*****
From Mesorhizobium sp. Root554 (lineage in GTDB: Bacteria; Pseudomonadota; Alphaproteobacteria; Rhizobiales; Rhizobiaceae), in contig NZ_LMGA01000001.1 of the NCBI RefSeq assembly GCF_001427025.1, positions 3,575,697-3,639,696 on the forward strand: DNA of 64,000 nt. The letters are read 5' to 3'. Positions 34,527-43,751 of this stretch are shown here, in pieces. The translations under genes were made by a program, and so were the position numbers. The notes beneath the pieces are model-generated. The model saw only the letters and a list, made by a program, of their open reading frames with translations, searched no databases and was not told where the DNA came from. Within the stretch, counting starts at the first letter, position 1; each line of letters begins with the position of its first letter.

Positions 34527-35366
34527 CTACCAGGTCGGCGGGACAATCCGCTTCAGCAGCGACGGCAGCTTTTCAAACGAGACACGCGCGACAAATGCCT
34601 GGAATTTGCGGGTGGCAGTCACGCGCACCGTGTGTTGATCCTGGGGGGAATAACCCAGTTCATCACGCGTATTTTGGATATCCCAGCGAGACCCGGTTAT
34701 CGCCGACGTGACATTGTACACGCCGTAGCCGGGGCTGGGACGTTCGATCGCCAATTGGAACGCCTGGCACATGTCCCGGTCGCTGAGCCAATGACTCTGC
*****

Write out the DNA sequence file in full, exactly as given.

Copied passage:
From Mesorhizobium sp. Root554 (lineage in GTDB: Bacteria; Pseudomonadota; Alphaproteobacteria; Rhizobiales; Rhizobiaceae), in contig NZ_LMGA01000001.1 of the NCBI RefSeq assembly GCF_001427025.1, positions 3,575,697-3,639,696 on the forward strand: DNA of 64,000 nt. The letters are read 5' to 3'. Positions 34,527-43,751 of this stretch are shown here, in pieces. The translations under genes were made by a program, and so were the position numbers. The notes beneath the pieces are model-generated. The model saw only the letters and a list, made by a program, of their open reading frames with translations, searched no databases and was not told where the DNA came from. Within the stretch, counting starts at the first letter, position 1; each line of letters begins with the position of its first letter.

Positions 34527-35366
34527 CTACCAGGTCGGCGGGACAATCCGCTTCAGCAGCGACGGCAGCTTTTCAAACGAGACACGCGCGACAAATGCCT
34601 GGAATTTGCGGGTGGCAGTCACGCGCACCGTGTGTTGATCCTGGGGGGAATAACCCAGTTCATCACGCGTATTTTGGATATCCCAGCGAGACCCGGTTAT
34701 CGCCGACGTGACATTGTACACGCCGTAGCCGGGGCTGGGACGTTCGATCGCCAATTGGAACGCCTGGCACATGTCCCGGTCGCTGAGCCAATGACTCTGC